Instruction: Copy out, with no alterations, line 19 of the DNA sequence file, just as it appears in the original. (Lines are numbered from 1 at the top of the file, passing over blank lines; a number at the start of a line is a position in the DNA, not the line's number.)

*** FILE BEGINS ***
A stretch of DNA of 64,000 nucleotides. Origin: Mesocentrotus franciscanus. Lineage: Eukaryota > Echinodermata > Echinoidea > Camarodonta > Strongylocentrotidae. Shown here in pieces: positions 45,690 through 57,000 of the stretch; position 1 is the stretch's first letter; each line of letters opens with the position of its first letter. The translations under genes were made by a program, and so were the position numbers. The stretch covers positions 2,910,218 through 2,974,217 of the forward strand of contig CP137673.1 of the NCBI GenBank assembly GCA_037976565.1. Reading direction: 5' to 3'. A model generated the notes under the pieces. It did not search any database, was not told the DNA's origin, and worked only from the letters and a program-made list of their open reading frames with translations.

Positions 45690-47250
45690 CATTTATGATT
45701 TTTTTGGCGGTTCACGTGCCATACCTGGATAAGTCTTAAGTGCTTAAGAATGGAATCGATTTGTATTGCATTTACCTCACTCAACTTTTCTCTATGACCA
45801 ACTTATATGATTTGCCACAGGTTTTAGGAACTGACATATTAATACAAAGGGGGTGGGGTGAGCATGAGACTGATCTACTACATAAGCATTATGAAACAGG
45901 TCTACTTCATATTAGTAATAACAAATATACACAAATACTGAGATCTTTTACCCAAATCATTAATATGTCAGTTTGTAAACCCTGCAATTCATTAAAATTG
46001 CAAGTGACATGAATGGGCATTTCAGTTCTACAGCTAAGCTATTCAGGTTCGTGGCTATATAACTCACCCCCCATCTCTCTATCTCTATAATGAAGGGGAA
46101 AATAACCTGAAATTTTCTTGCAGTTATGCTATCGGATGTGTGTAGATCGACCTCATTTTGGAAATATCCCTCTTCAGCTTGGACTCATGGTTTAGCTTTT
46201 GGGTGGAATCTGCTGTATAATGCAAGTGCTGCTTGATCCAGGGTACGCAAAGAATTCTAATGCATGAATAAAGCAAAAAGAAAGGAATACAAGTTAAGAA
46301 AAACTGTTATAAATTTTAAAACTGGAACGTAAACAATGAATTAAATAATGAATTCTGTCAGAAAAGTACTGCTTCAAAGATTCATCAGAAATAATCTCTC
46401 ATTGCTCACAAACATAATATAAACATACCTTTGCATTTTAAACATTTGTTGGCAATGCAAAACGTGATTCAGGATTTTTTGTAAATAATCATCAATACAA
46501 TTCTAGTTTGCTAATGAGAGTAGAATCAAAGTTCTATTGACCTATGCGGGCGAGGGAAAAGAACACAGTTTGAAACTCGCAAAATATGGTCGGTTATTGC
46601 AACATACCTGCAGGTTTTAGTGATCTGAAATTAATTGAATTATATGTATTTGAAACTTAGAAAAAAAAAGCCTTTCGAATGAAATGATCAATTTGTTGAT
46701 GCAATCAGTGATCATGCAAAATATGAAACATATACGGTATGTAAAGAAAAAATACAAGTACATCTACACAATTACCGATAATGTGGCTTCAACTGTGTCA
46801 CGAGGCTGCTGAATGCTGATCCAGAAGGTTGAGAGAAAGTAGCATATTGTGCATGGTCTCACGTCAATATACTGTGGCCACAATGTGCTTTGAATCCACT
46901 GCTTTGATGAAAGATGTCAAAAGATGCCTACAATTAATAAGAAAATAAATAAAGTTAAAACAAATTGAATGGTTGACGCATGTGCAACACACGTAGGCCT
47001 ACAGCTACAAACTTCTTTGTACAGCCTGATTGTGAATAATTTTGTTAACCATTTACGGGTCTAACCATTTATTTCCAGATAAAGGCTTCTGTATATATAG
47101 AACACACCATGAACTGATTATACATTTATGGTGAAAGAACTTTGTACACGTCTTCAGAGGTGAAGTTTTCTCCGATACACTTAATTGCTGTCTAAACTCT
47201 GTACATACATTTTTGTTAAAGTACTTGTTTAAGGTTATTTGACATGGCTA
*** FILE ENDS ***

47201 GTACATACATTTTTGTTAAAGTACTTGTTTAAGGTTATTTGACATGGCTA